Let’s hear it straight from the horse’s mouth, in a manner of speaking.
According to Armed Forces of the Philippines Chief of Staff Gen. Andres Centino, the military establishment’s most urgent task is “to defeat threat groups,” which include communist rebels and ISIS-linked terrorists.
The military’s intensified campaign against insurgents has been gaining ground, he pointed out, with guerrilla fronts of the New People’s Army down to five and its active membership reduced to only around 2,000 from a high of 25,000 in the 1980s.
“While we have major success stories in our counterinsurgency [campaign] … our task is not over yet,” the General said.
Going after the NPA with hammer and tongs is one of the key directives of the AFP with Centino at the helm.
His other directives are: optimizing resources to support the operational requirements of the troops; advancement of professionalism and meritocracy; continued support for modernization; and proactive deployment of military assets for disaster response.
How feasible is the current AFP leadership’s vow to put an end to the communist rebellion, perhaps within the term of office of the Marcos administration?
The military believes with the death last month of Jose Ma. Sison, the founder of the Communist Party of the Philippines, which provides the ideological and political direction of the insurgency, the NPA has been considerably weakened and would lose motivation in pursuing “people’s war” based on their concept of “encircling the cities from the countryside.”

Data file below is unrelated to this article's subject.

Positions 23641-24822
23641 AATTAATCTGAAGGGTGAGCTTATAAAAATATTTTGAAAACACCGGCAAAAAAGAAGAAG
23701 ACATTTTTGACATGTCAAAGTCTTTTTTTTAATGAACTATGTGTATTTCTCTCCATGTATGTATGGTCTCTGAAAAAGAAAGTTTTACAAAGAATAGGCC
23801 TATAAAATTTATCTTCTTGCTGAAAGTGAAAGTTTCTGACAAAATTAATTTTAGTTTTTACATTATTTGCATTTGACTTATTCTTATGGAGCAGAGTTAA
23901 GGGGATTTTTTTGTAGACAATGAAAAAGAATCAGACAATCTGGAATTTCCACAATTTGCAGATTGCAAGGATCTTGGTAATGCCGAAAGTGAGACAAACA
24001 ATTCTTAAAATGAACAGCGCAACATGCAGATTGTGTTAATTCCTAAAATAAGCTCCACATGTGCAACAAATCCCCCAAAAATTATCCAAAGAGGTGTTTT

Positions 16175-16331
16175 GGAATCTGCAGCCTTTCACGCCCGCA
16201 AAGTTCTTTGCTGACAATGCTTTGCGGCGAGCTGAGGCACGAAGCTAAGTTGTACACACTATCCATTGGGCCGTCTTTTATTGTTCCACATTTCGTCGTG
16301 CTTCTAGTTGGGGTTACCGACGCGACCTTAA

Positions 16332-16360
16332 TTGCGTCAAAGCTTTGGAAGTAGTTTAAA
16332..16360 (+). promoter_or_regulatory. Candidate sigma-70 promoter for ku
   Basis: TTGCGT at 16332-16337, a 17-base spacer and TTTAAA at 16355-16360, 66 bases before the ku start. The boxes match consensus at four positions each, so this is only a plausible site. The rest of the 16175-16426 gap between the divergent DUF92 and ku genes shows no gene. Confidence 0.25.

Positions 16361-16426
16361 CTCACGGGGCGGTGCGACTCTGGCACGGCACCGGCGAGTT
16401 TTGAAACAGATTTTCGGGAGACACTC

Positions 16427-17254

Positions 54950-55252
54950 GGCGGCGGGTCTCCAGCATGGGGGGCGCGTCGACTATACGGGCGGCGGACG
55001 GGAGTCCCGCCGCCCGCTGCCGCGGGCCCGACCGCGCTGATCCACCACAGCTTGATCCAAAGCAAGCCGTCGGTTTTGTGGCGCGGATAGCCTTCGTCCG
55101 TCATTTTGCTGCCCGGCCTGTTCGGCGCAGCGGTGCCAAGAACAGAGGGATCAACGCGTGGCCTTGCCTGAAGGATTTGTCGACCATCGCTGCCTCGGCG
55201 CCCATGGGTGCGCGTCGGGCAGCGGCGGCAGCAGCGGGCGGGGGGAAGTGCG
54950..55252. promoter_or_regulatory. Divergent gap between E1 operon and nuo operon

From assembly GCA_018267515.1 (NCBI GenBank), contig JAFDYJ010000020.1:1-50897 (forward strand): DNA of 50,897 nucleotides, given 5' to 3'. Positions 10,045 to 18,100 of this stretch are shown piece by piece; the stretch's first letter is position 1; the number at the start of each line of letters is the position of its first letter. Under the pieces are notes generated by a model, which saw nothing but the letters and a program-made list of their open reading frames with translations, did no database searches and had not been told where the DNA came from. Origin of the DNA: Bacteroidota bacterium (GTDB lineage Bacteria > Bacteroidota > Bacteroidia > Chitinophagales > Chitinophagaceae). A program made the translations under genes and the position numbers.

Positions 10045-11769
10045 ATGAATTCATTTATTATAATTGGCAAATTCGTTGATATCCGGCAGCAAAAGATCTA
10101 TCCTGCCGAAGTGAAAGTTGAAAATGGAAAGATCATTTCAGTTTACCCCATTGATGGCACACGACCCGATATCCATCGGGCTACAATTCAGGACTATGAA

Col. Medel Aguilar, AFP spokesman, said as much.
He described Sison’s passing as a devastating setback for the communist insurgency, as this would lead to low morale among those in the underground.
“Of course, it will further weaken the underground mass organization…this means that they will also lose their sense of purpose, their direction, and therefore would lead to demoralization among its members, disintegration, and hopefully the end of armed struggle,” Medel said.
The military’s optimistic view is shared by Interior Secretary Benhur Abalos, who recently cited the gains made by government through the whole-of-nation approach that prioritizes the delivery of livelihood, education, housing, health and other social services to poor and disadvantaged communities that are the recruiting ground of the NPA.
Secretary Abalos believes that the institutionalization of the “whole-of-nation approach has been a game changer in addressing the ills of society – poverty, social inequality, historical injustices.
“We are finally addressing the roots of insurgency at its core.”
We really hope so.